Jesus was once asked, “who is my neighbour?” It’s the question I could not get out of my head in my recent visit to the Baptist Church in Adana, Turkey. Currently a congregation of 15 people, they have been serving those impacted by the earthquake in the south east of their region.
Our first visit was to the local hospital, delivering some hygiene products. We then drove around the corner to the Children’s Accident and Emergency ward where we dropped off some nappies. The team were welcomed as friends; after all, they have been visiting this hospital since the earthquake, caring for the injured, traumatised and regular patients.
However, our next stop was a further 100km away. A small city at the start of the significantly affected areas. As we drove into the first street, children waved at the arrival of the little blue van. We travelled around the city between the damaged homes, spaces where there used to be homes and tent villages of the now homeless local population. But it was not the football fields full of tents we had come to visit. Those living in official camps are well cared for by the municipality.
We came 100km for the families living in tents in the gardens of family members. We dropped off three boxes of food at the local stationery shop where three families would later collect them. A few more boxes at the sports cafe for others, where the local community leader pulls over in his car. It is these community leaders who are identifying those most in need in their localities. While large NGOs feed the masses, the Baptist community is travelling 100km to find those who are struggling the most and meeting their needs.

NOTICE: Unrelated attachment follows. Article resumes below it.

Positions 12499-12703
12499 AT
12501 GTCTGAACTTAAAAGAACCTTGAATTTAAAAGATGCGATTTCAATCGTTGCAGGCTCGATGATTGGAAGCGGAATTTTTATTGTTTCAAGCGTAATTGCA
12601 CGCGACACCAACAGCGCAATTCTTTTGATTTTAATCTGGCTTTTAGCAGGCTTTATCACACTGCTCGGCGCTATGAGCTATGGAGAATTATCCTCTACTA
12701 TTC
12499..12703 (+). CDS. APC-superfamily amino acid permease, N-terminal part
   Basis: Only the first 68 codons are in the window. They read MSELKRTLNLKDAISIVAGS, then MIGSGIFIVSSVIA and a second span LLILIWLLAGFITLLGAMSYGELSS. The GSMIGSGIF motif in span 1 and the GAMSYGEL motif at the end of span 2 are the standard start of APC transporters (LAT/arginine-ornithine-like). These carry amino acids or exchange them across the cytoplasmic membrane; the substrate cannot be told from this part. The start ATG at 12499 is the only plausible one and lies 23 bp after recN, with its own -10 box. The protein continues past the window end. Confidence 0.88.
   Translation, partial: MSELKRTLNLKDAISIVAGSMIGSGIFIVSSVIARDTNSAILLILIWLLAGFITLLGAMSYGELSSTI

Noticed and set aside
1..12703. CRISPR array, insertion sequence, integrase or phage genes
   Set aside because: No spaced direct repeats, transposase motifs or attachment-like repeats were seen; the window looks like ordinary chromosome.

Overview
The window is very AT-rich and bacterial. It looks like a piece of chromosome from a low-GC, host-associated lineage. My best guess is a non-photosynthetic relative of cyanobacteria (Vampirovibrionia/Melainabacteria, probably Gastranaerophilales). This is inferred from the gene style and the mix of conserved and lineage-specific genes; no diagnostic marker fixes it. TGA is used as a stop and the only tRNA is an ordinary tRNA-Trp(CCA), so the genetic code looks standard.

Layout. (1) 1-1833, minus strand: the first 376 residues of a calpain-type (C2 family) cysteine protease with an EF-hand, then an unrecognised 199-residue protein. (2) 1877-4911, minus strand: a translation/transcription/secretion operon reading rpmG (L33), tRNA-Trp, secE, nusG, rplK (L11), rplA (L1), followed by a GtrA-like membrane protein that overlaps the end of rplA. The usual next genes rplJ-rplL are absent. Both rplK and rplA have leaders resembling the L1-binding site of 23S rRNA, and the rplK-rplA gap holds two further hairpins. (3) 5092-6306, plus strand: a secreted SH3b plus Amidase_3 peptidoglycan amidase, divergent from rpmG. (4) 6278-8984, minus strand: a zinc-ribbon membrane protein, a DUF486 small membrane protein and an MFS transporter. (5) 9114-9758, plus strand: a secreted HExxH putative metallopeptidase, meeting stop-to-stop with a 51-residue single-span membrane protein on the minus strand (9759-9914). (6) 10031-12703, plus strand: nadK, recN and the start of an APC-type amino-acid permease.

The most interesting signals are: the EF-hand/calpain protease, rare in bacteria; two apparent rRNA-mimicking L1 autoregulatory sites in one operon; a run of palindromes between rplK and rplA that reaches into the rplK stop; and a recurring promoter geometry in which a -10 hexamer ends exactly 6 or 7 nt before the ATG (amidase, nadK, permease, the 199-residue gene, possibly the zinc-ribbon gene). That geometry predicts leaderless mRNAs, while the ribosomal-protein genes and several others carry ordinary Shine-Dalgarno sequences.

Jesus answers the question, “Who is my neighbour?” by telling the story of the Good Samaritan, a story of interracial, interfaith care. And of course, that is what is happening in Turkey. This small band of faithful Baptists serve their Muslim neighbours by travelling 100km to find the ones who are in need.
But the story does not end there. A further two-hours drive down the highway, we reach the city of Hatay; in the Bible, they called it Antioch. We have an appointment to meet the mayor. Hatay is possibly the worst affected city in Turkey, the devastation is overwhelming. Turkish Baptist Aid are sending mattresses to be placed in over 100 container homes in the town. We were visiting the mayor to ask if there was anything else we could help with.
The mayor, a moderate Muslim, had never heard of Baptists or Protestant Christians before. He was curious to hear the testimony of the team, especially those who had converted from Islam. Eventually, after a long conversation, he told us that they need 1,000 fabricated homes for people to live in. This would not solve the problem but along with the homes shipped from the World Cup in Qatar — the shipping container homes that were arriving 2 to a lorry — he might be able to start the work of rebuilding the city. He wants to get people out of tents before winter, and create a city of peace for Muslims, Jews, people of no faith and now this new group, the Baptists.
I can’t remember any other 48 hours of my life when my understanding of a simple biblical question was more stretched than by the practices of these few faithful witnesses. Jesus' other words are now ringing in my ears, “Go and do likewise.”